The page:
Helen: Takebe is trying to outgrow the delinquent life, she is after all an adult now and not a teenaged terror anymore, but she’s finding it tough to do since she had no clear goal in life and all her friends are members of her former girl gang although even they are “moving on” with marriage and children). Thinking that the clothes make the person, Takebe goes out to change her style but to her horror the shop assistant is another former delinquent, Kirara Soramori! Soramori recognizes her as well and gives her a threatening note to meet after work but she’s not looking for revenge, but a chance to finally confess to her long-time crush?!
Nearly any set-up can be a romantic one if you write it the right way and it’s fun to read something that deviates from more typical meet-cutes, although Takebe would tell you that there was nothing cute about how she and Soramori met! Soramori would disagree of course, especially since she remembers their first meeting better than Takebe does, and after handily proving that she’s still the stronger fighter of the two she gets Takebe to agree to go out with her and Takebe, well, just goes along with it. There’s no “but we’re both girls!” moment, not that Takebe doesn’t have a whole lot of questions about why this is happening, although that might simply come later in the story. Soramori has been nursing a singular crush for years after all and Takebe keeps going out with her partially out of loneliness, so I wouldn’t put it past the two of them to have not fully realized that they’re in a yuri manga yet.
This story isn’t particularly deep and probably works best if you sit down to read it and let it just wash over you, enjoying the gags about the girls trying to create “onestagram” accounts to impress Soramori’s coworkers, or takebe trying to come up with the most boring date imaginable to scare Soramori off. murata has a great eye for drawing the women in just slightly silly poses without overly drawing attention to them which had me cracking up even more than the gags themselves did, although I’ll that in an odd way I might have confessed this story more if I wasn’t reading it for a review. When reading for a review, versus completely for pleasure, I feel like I have to be more alert and to think more about every single detail of a story instead of simply enjoying or disliking it.
But I doubt that’s an issue for many other readers and overall think that this silly story is an excellent way to start off Pride Month.
Helen’s rating: 3 out of 5
Justin: Naturally, the more you grow up, the more things around you change — and for Takebe, it appears the delinquent days are over. Sure, back in high school you can be the toughest girl in the building, but now as an adult and with your former delinquent friends getting married, it’s time to move on. Which is what Takebe tries to do as she goes to the store to buy some proper clothes, until a seemingly enthusiastic retailer starts talking to her, which at first surprises Takebe because the retailer seems familiar but she soon shrugs it off. But the more the two talk, the more she realizes it is a familiar face — Kirara Soramori, who was known as the “Bloody Cardigan” back during her school days. One of her fiercest rivals…and she comes off kind of clumsy and soft? Say it ain’t so!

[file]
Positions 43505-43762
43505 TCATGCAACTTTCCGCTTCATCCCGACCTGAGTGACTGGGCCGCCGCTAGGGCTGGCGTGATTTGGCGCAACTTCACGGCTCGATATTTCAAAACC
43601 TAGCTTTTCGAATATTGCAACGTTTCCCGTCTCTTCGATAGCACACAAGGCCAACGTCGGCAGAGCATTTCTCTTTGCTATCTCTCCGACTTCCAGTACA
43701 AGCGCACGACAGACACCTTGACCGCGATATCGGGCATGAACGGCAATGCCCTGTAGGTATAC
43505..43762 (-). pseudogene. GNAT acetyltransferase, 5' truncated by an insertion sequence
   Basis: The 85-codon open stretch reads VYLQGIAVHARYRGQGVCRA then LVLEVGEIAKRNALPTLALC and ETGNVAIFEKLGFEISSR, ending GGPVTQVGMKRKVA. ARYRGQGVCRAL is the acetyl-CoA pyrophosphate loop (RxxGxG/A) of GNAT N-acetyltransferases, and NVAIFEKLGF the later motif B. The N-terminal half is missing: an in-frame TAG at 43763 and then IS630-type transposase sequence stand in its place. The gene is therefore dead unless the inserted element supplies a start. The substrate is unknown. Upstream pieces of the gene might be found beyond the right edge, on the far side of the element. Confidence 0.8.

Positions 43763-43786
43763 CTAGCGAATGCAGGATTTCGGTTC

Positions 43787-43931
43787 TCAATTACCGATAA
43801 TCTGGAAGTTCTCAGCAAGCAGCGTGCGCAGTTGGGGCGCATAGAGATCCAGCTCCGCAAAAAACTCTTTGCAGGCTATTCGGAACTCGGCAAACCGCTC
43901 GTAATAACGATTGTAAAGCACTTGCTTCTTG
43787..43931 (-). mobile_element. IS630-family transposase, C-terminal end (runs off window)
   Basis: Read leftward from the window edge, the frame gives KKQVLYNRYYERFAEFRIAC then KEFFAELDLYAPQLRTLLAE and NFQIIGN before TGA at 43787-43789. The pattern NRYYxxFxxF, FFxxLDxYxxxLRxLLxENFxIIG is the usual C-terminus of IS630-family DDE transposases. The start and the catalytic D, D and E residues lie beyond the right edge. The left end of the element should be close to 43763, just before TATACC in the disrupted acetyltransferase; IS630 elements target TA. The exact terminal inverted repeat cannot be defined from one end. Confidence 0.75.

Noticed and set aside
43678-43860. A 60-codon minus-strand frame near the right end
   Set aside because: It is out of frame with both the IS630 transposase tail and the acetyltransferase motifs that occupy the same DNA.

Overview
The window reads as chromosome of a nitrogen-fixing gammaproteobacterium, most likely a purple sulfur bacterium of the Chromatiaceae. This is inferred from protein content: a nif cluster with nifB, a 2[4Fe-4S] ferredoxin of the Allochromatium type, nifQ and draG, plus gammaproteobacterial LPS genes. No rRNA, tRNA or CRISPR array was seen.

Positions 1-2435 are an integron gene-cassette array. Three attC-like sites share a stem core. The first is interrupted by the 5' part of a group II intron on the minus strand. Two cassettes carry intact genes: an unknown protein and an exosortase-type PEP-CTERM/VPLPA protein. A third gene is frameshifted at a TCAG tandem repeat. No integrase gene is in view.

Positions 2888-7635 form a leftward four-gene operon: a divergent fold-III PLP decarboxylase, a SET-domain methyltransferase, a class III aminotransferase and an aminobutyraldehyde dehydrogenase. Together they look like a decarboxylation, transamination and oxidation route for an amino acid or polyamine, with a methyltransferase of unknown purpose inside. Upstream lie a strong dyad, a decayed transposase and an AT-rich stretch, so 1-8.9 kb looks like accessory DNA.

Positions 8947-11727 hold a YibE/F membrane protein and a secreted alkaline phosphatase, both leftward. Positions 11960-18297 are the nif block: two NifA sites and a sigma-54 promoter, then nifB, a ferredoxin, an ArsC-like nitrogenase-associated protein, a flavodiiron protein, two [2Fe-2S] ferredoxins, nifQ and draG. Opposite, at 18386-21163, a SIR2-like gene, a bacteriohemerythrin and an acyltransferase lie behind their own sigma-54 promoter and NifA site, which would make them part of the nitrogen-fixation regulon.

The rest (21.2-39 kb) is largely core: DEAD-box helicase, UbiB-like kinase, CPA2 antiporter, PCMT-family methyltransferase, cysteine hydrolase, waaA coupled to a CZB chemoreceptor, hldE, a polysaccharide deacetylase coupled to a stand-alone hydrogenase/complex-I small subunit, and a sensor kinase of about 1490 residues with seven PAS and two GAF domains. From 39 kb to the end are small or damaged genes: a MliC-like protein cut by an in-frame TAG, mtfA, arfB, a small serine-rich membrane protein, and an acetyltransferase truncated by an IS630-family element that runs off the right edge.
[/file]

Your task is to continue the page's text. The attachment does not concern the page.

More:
But after Soramori hands Takebe a message to meet up later on, the two reminisce about their past, which ultimately ends with…a confession by Soramori that she loves Takebe! And so, if she beats Takebe in a fight, then they should start dating. It surprisingly doesn’t take long for us to know the winner, because despite her always angry face, Takebe was never actually stronger than Soramori back in high school…and that was with her daily training. With her skills lessened over time, she lost in record time. So that means the two will have to start dating, and that means relationship hijinks — within and around Takebe — ensue!
Catch These Hands! so far stands out due to its concept rather than what does happen in these chapters, as for the most part, it’s pretty tame. The backstory between Takebe and Soramori is classic delinquent stuff, just now that they’re both adults they have a drastically different perspective compared to back then. Most notable is Soramori liked Takebe way back then, but due to a comment by Takebe about liking someone strong, she resolved to get stronger and stronger just to get her attention. I did like Takebe wondering how Soramori could still have a crush on her after all this time, but hey, sometimes when reuniting past feelings resurface.
The big thing here however is whether or not Takebe actually can love Soramori, because as it stands it’s one-sided. Takebe is currently accepting the situation since she lost, but she does attempt to try and get her to break up (apparently fishing is how you do it!), but to no avail. It will be interesting to see if she does actually like Takebe, but as it stands the relationship has a ways to go.
It’ll also be something if Takebe’s face changes at any point in the series, since I assume this is also the quirk of her always looking pissed off. The art does maintain a more comedic feel for most of the volume, with it feeling fairly simple but pleasing. There is a bit of humor in the situation, but all in all, the majority of volume 1 is the two getting to know each other again and Takebe trying to show she’s changing in front of her former friends — difficult when she runs into friends who are married and have kids! I wonder what’s going to happen when we run into more people, and in this case, people who knew Soramori.
Justin’s rating: 3.5 out of 5